A huge meteor was recorded streaking through the early morning skies of Alabama last week and ending in an impressive explosion.
The incident took place at 12.19am local time on Friday, August 17, with six NASA cameras capturing the moment the fireball streaked through the sky. It has, somewhat understandably, been called the Alabama Fireball.
“Last night, at 12:19 AM Central Daylight Time, numerous eyewitnesses in the South East reported seeing a very bright fireball, which was also detected by all six NASA meteor cameras in the region,” NASA Meteor Watch wrote on Facebook.
“Analysis of the data indicates that the meteor was first seen at an altitude of 58 miles [93 kilometers] above Turkeytown, Alabama (northeast of Gadsden), moving west of north at 53,700 miles [86,400 kilometers] per hour. It fragmented some 18 miles [29 kilometers] above the small town of Grove Oak.”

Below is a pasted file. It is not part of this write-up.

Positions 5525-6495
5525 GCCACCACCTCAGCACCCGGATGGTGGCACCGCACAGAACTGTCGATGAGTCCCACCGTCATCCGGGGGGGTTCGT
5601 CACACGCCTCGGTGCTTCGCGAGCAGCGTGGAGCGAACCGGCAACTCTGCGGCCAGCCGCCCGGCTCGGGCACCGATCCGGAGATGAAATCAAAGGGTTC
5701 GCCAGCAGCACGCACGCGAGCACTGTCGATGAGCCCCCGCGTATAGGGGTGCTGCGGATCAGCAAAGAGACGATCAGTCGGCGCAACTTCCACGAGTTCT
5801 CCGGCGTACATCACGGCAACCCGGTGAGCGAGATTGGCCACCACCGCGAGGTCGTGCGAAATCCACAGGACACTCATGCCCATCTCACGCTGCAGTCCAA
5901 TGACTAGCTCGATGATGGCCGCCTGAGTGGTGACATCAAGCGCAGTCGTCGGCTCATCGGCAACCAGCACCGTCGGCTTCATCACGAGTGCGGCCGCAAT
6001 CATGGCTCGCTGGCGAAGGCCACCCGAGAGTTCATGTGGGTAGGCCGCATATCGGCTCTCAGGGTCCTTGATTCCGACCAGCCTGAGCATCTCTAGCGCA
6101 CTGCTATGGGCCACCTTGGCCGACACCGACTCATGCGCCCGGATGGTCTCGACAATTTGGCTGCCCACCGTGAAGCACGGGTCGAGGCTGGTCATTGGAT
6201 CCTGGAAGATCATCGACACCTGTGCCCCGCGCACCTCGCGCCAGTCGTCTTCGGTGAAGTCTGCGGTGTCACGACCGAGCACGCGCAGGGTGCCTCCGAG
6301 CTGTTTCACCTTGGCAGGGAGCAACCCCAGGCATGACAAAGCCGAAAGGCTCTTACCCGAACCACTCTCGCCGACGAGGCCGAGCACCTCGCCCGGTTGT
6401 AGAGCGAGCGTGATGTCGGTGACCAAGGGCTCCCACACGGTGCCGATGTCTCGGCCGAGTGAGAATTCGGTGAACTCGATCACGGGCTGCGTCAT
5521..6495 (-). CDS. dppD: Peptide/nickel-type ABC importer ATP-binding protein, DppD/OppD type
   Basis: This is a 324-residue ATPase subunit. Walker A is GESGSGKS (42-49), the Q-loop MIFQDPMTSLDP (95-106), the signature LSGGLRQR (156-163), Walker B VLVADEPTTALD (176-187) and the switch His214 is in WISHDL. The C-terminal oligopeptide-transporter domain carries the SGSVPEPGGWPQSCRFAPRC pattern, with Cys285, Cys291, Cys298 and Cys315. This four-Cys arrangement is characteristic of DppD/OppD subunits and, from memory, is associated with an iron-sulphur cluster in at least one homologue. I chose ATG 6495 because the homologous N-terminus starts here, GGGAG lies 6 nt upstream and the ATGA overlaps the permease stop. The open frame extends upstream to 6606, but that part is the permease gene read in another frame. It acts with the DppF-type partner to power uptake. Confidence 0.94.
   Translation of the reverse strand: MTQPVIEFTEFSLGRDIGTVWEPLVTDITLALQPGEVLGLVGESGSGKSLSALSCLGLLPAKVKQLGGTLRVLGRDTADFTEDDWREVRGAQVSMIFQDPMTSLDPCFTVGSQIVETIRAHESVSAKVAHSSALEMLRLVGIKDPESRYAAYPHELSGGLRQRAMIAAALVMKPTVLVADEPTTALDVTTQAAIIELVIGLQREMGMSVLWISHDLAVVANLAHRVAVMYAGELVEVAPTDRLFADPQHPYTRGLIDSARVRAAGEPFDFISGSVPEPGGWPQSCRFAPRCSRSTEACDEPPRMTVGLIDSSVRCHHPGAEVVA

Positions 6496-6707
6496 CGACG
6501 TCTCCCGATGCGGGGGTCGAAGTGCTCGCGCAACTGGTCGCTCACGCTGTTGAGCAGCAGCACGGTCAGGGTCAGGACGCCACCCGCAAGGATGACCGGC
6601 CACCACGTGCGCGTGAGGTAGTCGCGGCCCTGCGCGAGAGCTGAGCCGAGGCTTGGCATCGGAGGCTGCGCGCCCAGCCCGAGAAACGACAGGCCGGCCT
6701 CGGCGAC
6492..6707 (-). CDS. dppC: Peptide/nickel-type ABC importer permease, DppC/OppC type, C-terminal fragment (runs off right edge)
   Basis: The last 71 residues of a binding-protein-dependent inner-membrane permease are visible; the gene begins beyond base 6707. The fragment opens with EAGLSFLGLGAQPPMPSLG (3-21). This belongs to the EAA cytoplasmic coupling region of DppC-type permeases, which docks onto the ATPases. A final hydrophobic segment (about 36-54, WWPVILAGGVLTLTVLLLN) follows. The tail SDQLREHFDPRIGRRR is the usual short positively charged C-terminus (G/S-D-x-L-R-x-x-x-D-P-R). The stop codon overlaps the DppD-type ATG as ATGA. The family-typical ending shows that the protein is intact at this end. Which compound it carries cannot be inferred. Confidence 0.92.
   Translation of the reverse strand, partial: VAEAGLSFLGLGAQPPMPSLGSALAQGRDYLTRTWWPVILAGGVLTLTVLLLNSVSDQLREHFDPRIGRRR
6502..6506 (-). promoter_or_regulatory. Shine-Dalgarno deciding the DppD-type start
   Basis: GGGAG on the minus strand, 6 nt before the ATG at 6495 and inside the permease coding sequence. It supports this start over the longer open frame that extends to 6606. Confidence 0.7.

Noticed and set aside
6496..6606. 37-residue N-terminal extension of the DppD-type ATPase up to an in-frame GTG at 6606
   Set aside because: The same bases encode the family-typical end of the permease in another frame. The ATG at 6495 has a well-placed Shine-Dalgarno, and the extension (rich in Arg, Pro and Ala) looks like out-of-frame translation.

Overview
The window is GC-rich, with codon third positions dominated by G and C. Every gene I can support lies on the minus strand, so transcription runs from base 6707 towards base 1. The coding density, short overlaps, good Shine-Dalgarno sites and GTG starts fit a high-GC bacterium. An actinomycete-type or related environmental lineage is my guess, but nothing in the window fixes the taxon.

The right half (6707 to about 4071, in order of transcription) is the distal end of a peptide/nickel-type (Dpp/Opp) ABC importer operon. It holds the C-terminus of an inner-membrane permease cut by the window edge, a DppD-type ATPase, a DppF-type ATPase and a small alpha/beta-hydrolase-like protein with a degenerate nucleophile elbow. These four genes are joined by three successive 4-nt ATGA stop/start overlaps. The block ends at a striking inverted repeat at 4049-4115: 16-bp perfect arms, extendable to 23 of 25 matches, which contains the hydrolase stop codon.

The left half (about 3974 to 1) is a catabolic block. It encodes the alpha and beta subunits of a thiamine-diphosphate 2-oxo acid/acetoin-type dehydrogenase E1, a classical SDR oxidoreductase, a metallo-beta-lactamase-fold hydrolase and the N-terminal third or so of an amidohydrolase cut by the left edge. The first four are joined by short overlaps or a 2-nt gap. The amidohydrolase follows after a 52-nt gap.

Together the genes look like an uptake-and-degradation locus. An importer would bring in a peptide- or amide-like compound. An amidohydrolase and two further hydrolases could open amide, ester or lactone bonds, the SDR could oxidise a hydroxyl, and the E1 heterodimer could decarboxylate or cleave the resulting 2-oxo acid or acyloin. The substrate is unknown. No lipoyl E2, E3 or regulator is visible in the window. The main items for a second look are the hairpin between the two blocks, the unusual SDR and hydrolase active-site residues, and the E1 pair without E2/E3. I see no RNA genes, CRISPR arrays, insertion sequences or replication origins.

The asteroid that caused the event is thought to have been about 2 meters (6 feet) across. And rather impressively, the fireball is said to have shined about 40 times as bright as the Moon.
This type of event is known as a fireball, a meteor that suddenly brightens in the night sky as it explodes in the atmosphere. If fragments of this meteor reach the ground as meteorites, then it is usually referred to as a bolide, although NASA notes the terms are used interchangeably.
At the moment NASA said they didn’t know if this fireball had produced any meteorites or not. But it was still an impressive enough event to trigger all the Meteoroid Environment Office's cameras and sensors in the region.
Earth is hit by a large number of space rocks like this every year. Ones this small are particularly hard to spot before they hit, but thankfully their small size means they normally explode before they reach the ground. This can still cause damage, though; the shockwave from the 2013 Chelyabinsk meteor explosion in Russia injured hundreds.
Not all asteroids of this side explode completely, though. In early July, scientists reported that they had found fragments from a similarly sized rock. Most impressively, this asteroid had been tracked before it hit the atmosphere – only the second time in history scientists had detected an asteroid, watched it explode, and then collected pieces of it.